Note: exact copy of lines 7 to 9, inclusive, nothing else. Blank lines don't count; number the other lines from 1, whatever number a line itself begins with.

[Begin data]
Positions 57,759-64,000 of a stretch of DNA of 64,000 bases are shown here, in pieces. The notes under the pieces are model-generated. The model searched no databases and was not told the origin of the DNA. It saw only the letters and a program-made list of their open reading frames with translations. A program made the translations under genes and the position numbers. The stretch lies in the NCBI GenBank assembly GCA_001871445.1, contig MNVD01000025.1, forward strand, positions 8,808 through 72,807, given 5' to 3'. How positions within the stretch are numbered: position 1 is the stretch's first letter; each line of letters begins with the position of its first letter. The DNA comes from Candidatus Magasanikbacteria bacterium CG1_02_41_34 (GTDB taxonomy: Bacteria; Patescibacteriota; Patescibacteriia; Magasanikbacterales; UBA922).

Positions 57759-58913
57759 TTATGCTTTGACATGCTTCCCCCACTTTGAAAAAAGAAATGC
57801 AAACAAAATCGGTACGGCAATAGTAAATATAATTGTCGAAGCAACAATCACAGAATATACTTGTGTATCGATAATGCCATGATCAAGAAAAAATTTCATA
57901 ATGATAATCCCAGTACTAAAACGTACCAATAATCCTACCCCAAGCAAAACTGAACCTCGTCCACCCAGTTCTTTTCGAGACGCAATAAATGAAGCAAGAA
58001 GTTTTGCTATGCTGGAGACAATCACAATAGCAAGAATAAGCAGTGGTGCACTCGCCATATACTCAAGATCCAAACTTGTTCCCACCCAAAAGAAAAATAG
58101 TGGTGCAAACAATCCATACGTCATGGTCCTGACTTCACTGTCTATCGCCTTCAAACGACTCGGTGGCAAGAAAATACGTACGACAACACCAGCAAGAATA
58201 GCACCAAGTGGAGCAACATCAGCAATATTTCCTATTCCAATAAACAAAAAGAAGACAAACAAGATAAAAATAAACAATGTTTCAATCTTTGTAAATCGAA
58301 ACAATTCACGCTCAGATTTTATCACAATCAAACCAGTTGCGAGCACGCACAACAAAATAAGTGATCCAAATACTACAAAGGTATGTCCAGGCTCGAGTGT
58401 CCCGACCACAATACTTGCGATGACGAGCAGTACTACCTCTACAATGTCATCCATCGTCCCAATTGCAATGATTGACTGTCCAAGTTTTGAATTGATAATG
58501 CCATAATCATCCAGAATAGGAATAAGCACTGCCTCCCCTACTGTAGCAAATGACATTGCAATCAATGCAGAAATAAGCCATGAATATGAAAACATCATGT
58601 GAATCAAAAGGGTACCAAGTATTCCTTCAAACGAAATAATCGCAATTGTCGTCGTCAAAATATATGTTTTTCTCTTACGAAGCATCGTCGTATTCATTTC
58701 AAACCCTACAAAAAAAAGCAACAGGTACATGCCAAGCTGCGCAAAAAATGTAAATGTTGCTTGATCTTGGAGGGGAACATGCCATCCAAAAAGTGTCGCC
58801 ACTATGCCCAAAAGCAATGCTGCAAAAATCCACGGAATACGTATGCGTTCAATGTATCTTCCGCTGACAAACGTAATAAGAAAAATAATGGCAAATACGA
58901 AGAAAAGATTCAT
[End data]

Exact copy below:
58101 TGGTGCAAACAATCCATACGTCATGGTCCTGACTTCACTGTCTATCGCCTTCAAACGACTCGGTGGCAAGAAAATACGTACGACAACACCAGCAAGAATA
58201 GCACCAAGTGGAGCAACATCAGCAATATTTCCTATTCCAATAAACAAAAAGAAGACAAACAAGATAAAAATAAACAATGTTTCAATCTTTGTAAATCGAA
58301 ACAATTCACGCTCAGATTTTATCACAATCAAACCAGTTGCGAGCACGCACAACAAAATAAGTGATCCAAATACTACAAAGGTATGTCCAGGCTCGAGTGT